Developers and consumers are divided over where responsibility lies around in-app purchases for mobile games by children. Apple’s settlement of a class-action lawsuit over the use of in-app purchases (IAPs) by children for $100 million sparked considerable disagreement across social media.
According to the terms put forth by Apple, anyone whose children purchased currency, medals, weapons or other virtual goods in an iOS app will be given a $5 iTunes store credit. The parents need to prove they didn’t give their children their iTunes account password, and that the IAPs were made by a minor. If consumers can prove their child spent more than $30, they will be entitled to a full refund rather than an iTunes credit, Apple said.
While some consumers applauded Apple’s decision, there seems to be concern among some developers that the company gave into undue pressure from those involved in the class action suit.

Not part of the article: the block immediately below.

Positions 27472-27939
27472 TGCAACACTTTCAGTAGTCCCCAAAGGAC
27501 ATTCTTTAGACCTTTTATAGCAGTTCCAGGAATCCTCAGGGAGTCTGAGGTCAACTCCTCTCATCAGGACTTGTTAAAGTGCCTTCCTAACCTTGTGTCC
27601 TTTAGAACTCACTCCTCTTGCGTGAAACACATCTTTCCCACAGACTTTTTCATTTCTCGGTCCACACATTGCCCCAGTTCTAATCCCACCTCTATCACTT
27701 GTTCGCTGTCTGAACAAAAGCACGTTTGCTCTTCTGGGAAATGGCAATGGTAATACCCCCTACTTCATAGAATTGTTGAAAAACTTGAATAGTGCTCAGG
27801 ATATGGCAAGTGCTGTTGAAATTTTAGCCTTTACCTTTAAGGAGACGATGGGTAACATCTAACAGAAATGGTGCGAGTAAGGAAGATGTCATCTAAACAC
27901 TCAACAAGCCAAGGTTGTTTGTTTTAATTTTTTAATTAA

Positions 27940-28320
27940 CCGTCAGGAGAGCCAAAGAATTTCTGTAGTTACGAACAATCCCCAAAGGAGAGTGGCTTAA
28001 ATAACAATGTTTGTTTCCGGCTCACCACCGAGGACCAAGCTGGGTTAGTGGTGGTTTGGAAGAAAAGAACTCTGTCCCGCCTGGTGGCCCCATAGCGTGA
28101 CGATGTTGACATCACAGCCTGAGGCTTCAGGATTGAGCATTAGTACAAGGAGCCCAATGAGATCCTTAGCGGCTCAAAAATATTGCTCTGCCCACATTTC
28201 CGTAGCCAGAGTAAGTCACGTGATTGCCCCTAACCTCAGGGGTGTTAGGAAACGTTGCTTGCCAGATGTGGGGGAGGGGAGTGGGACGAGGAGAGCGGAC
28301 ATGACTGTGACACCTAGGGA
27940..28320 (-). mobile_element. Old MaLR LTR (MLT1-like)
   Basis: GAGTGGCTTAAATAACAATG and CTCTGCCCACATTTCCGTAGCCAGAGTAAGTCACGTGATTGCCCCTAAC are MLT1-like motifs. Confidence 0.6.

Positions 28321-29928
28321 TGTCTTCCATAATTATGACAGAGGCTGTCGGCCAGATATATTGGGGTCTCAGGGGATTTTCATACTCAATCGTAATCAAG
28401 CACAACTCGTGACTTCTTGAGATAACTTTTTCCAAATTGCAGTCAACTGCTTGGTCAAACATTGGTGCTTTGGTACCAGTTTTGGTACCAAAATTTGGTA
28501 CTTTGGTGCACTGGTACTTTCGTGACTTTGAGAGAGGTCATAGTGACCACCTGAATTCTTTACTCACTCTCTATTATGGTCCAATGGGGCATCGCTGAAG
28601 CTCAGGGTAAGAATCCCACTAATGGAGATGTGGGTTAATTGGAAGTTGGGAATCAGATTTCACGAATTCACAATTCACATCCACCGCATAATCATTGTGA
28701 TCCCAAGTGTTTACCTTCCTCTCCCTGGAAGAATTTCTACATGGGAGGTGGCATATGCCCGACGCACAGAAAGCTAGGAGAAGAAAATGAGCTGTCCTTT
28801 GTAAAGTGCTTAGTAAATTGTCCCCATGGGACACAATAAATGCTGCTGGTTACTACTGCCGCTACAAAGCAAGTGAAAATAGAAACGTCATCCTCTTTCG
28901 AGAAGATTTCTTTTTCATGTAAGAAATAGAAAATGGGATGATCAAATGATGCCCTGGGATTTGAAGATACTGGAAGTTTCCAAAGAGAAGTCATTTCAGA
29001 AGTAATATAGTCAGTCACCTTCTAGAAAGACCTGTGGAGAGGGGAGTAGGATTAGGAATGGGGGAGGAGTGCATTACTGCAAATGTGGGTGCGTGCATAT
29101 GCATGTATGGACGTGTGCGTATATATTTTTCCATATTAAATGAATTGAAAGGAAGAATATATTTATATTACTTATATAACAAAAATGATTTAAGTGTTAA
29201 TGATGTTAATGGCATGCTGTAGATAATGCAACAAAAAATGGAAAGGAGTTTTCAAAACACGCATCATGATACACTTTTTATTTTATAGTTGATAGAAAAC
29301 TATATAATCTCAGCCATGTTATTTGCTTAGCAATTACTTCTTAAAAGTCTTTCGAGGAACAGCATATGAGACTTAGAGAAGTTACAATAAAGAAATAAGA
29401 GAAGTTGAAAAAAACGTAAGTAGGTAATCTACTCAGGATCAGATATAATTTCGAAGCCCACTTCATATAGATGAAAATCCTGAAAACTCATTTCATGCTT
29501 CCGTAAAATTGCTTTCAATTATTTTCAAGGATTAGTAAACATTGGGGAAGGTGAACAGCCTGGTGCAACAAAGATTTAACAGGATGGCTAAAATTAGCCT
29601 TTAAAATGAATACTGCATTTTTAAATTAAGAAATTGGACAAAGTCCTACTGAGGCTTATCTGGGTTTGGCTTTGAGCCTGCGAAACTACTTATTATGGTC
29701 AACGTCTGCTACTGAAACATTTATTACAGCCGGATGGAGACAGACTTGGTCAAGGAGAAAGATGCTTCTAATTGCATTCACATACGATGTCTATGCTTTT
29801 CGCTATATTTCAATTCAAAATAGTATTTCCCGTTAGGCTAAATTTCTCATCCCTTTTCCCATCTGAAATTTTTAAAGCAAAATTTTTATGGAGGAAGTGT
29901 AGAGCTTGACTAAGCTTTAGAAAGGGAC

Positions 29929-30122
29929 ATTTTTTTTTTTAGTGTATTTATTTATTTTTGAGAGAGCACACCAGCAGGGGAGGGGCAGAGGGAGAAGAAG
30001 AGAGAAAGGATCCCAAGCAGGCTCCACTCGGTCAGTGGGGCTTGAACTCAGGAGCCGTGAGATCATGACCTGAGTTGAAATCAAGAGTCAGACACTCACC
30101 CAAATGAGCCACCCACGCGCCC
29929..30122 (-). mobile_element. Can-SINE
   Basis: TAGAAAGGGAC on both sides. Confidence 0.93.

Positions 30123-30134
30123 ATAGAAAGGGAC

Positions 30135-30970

Janice Partyka is contributing wireless editor and columnist for GPS World magazine’s Wireless Pulse newsletter, providing insight on location-aware mobile offerings and technology. As principal of JGP Services, a consulting group, she guides companies with marketing strategy, including investigating new markets, ensuring product roadmaps match market needs, and creating marketing campaigns. Partyka develops websites, social media, public relations and overall marketing communication. Partyka has served in leadership capacities in the wireless industry, leading marketing, business development, media and government relations, including serving as vice president of external affairs for TechnoCom Corporation. She was a twice-elected member of the board of directors of the E9-1-1 Institute, which supports the work of the U.S. Congressional E9-1-1 Caucus to ensure implementation of wireless E9-1-1, and she was telecom liaison to the Intelligent Transportation Society’s World Congress. She is a frequent speaker at mobile and location industry events. Her webinars on mobile applications and technologies draw audiences from more than 40 countries.
Janice Partyka can be reached at email@example.com